My research group develops models and algorithms for large-scale inverse problems, especially image reconstruction for X-ray CT and MRI. The models include those based on sparsity using dictionaries learned from large-scale data sets. Developing efficient and accurate methods for dictionary learning is a recent focus.
Michael Cafarella, PhD, is Associate Professor of Electrical Engineering and Computer Science, College of Engineering and Faculty Associate, Survey Research Center, Institute for Social Research, at the University of Michigan, Ann Arbor.
Prof. Cafarella’s research focuses on data management problems that arise from extreme diversity in large data collections. Big data is not just big in terms of bytes, but also type (e.g., a single hard disk likely contains relations, text, images, and spreadsheets) and structure (e.g., a large corpus of relational databases may have millions of unique schemas). As a result, certain long-held assumptions — e.g., that the database schema is always known before writing a query — are no longer useful guides for building data management systems. As a result, my work focuses heavily on information extraction and data mining methods that can either improve the quality of existing information or work in spite of lower-quality information.
Jason Mars is a professor of computer science at the University of Michigan where he directs Clarity Lab, one of the best places in the world to be trained in A.I. and system design. Jason is also co-founder and CEO of Clinc, the cutting-edge A.I. startup that developed the world’s most advanced conversational AI.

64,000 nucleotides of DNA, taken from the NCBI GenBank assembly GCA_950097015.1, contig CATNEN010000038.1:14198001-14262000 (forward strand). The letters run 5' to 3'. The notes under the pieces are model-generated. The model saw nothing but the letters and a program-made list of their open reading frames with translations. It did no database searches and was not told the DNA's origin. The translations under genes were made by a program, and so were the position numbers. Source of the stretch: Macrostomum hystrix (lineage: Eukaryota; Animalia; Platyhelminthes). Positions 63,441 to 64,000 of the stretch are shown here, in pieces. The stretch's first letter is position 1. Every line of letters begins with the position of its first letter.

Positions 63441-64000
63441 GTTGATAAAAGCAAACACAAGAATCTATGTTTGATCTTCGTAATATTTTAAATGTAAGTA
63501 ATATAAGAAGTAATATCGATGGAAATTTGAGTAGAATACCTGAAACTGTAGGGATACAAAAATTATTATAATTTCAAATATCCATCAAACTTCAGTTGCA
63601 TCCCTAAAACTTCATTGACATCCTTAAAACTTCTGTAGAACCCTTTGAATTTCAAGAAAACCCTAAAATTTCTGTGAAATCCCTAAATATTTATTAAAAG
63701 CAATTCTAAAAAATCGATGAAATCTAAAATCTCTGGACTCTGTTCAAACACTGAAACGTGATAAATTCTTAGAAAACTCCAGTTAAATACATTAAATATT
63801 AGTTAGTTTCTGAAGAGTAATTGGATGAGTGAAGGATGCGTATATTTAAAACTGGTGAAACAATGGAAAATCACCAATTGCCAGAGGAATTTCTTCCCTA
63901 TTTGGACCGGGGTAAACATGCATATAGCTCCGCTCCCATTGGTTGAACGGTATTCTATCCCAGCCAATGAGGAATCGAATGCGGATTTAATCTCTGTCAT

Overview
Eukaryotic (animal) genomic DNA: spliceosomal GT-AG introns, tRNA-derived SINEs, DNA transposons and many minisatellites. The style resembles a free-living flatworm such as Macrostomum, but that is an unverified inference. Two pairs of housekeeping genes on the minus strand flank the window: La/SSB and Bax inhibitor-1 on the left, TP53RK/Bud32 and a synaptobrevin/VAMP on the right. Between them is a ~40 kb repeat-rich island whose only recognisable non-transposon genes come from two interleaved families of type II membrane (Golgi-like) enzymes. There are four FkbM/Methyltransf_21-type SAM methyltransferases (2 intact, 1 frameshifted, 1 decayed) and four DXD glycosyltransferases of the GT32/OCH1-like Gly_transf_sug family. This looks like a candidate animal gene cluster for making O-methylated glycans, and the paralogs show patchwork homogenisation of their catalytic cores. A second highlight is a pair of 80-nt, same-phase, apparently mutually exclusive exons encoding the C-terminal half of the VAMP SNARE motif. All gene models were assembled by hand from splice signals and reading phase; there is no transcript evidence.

Jason has devoted his career to solving difficult real-world problems, building some of the worlds most sophisticated salable systems for A.I., computer vision, and natural language processing. Prior to University of Michigan, Jason was a professor at UCSD. He also worked at Google and Intel.
Jason’s work constructing large-scale A.I. and deep learning-based systems and technology has been recognized globally and continues to have a significant impact on industry and academia. Jason holds a PhD in Computer Science from UVA.
The Corso group’s main research thrust is high-level computer vision and its relationship to human language, robotics and data science. They primarily focus on problems in video understanding such as video segmentation, activity recognition, and video-to-text; methodology, models leveraging cross-model cues to learn structured embeddings from large-scale data sources as well as graphical models emphasizing structured prediction over large-scale data sources are their emphasis. From biomedicine to recreational video, imaging data is ubiquitous. Yet, imaging scientists and intelligence analysts are without an adequate language and set of tools to fully tap the information-rich image and video. His group works to provide such a language. His long-term goal is a comprehensive and robust methodology of automatically mining, quantifying, and generalizing information in large sets of projective and volumetric images and video to facilitate intelligent computational and robotic agents that can natural interact with humans and within the natural world.
Professor Subramanian is interested in a variety of stochastic modeling, decision and control theoretic, and applied probability questions concerned with networks. Examples include analysis of random graphs, analysis of processes like cascades on random graphs, network economics, analysis of e-commerce systems, mean-field games, network games, telecommunication networks, load-balancing in large server farms, and information assimilation, aggregation and flow in networks especially with strategic users.